When the Wolf Howls
Taken from An Introduction to Glorantha.
Glorantha is not a sphere, hanging in space, orbiting a sun. It is a lozenge of earth floating along the river of time, surrounded by additional planes of existence that accompany it on its journey. Above the world is the Sky Dome, separating the sky from the land, and, in this bowl, hang the stars, the planets and Glorantha’s rarely seen Blue Moon (which is a goddess, not a satellite).
Below the land is soil and rock but below that, wrapping it, is the immensity of the Underworld, province of gods where once the sun was held prisoner in death. Seas lap Glorantha, but they are not governed by conventional tides. All waters flow to the vast maelstrom at the centre of the lozenge known as Magasta’s Pool. Here the waters plunge through Glorantha, leaving the mundane realm far behind, but eventually circulating once again: if one were to travel through Magasta’s Pool, able to sail it, one would eventually emerge upon the surface again, but changed.
Glorantha’s gods are real and living: they reside on the God Plane which co-exists with the physical world, separated from it by the Great Compromise, a pact between the gods preventing them from engaging in the kinds of wars that, before the dawn of time, saw chaos arise and almost tear the world asunder. Through this pact to remain aloof, Glorantha’s physical surface is the province of many races who are able to interact daily with their gods, but, separated from them, forge their own destinies.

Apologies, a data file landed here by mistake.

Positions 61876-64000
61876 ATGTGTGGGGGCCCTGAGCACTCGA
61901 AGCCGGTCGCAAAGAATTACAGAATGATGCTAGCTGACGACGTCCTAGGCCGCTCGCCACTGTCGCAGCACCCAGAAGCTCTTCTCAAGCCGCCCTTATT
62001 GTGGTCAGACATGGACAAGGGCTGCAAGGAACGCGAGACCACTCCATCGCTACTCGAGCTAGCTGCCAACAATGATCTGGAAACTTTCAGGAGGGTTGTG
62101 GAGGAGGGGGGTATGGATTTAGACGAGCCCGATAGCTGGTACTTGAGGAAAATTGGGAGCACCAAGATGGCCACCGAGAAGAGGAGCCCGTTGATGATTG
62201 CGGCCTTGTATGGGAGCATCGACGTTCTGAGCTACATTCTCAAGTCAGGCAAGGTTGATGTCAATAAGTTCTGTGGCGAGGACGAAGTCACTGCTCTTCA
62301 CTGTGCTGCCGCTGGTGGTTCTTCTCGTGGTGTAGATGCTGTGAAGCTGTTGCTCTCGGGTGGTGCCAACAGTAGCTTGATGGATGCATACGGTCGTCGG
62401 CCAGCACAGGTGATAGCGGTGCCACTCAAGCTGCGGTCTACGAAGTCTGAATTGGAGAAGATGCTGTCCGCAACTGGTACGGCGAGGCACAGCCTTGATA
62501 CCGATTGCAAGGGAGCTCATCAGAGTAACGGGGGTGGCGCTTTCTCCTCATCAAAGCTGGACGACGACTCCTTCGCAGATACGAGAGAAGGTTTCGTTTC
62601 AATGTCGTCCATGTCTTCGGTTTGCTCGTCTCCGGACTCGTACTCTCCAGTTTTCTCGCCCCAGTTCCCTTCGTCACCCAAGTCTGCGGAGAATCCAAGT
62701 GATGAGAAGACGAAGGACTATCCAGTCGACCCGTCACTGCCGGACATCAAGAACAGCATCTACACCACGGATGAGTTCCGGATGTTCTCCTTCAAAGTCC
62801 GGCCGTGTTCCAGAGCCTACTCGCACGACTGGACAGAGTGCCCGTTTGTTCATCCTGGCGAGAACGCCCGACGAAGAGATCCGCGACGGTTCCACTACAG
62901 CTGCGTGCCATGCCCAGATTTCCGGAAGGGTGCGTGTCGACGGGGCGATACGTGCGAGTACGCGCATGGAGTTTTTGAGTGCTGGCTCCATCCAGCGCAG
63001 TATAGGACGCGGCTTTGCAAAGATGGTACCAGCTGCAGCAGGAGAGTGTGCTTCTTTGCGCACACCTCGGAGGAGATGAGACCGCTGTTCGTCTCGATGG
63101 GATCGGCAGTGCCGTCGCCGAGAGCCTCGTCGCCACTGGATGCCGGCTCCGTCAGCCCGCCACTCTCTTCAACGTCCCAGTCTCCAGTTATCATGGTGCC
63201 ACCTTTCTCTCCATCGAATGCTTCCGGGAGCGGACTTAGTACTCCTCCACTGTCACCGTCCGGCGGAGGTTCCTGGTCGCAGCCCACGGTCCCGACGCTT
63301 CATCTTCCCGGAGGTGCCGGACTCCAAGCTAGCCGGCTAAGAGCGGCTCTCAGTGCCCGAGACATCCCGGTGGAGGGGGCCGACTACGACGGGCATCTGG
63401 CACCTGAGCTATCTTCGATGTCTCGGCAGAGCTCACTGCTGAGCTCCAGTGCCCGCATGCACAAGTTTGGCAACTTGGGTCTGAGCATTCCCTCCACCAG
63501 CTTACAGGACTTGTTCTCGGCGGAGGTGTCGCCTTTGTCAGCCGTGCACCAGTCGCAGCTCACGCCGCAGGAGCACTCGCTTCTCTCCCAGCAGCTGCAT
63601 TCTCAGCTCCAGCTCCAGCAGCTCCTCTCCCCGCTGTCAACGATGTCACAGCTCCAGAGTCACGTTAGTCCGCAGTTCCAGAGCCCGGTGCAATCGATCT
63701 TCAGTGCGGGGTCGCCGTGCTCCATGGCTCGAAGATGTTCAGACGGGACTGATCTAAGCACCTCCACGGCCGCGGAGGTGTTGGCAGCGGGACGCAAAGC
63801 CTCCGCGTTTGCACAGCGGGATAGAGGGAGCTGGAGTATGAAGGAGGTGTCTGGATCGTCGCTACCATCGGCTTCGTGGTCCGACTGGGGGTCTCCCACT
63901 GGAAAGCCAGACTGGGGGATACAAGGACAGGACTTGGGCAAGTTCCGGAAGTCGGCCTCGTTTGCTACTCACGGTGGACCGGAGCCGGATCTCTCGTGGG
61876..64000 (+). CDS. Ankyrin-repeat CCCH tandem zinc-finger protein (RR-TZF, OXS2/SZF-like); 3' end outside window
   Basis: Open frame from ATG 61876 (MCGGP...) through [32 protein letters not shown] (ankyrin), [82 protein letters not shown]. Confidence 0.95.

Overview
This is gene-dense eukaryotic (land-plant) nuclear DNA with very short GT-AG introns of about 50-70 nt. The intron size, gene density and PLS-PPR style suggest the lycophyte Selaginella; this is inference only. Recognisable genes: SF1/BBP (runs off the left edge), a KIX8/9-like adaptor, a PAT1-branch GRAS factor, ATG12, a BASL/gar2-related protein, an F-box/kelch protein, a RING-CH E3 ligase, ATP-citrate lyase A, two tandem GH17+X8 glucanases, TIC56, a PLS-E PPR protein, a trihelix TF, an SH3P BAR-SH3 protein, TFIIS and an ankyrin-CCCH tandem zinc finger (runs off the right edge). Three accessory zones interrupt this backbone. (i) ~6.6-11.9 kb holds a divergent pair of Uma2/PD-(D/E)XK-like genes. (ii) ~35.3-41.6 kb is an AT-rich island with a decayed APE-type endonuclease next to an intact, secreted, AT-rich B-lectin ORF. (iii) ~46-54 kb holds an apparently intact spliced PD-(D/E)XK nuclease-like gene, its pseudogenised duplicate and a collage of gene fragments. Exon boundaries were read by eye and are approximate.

And the world has many races. Humans proliferate, but they co-exist with the Elder Races; those that came before: the dragonewts, the dwarfs, the elves and the trolls, principally, but others exist. Humans are not alone and whilst they might proliferate they do not necessarily rule unequivocally. Each race has its dominion. The dwarfs reside beneath the surface, working hard to repair and maintain the World Machine. The elves are cloistered in their forests, keeping a deliberate distance from artifice, tied to the things that grow and flower. The trolls lives underground also, because, tied to the Darkness rune, the light of the surface is painful to them. The dragonewts, most enigmatic of all Glorantha’s many races, are scattered across the world, engaged in matters incomprehensible to most and tracing their own agenda, seemingly oblivious to the schemes of mortal kind.
In most respects Glorantha resembles a conventional planet with seas, rivers, mountains, valleys, plains, deserts and valleys. Yet none of these features are a result of geological activity. Each is a result of the actions of the gods, shaped before time began. Each feature is a deliberate act of creation or recreation; each has its own, separate reasons for being. Some features, such as the great rivers, are gods, manifesting in physical form but bound by the Great Compromise from interfering with the mundane world around them. The peoples of Glorantha know this and revere it. It is a way of life. If a river decides to reverse its course and flow uphill, it is because the god that is that river has a reason for doing so.
Everything in Glorantha has a reason for being, but that reason for being is mythical not physical. Humans and others might shape the world as they go about their affairs, but the changes wrought are temporary at best: only the creation and manipulation of myth can exert and permanent changes – and the creation and manipulation of myth involves altering the
actions, history and nature of the gods, and therefore the runes.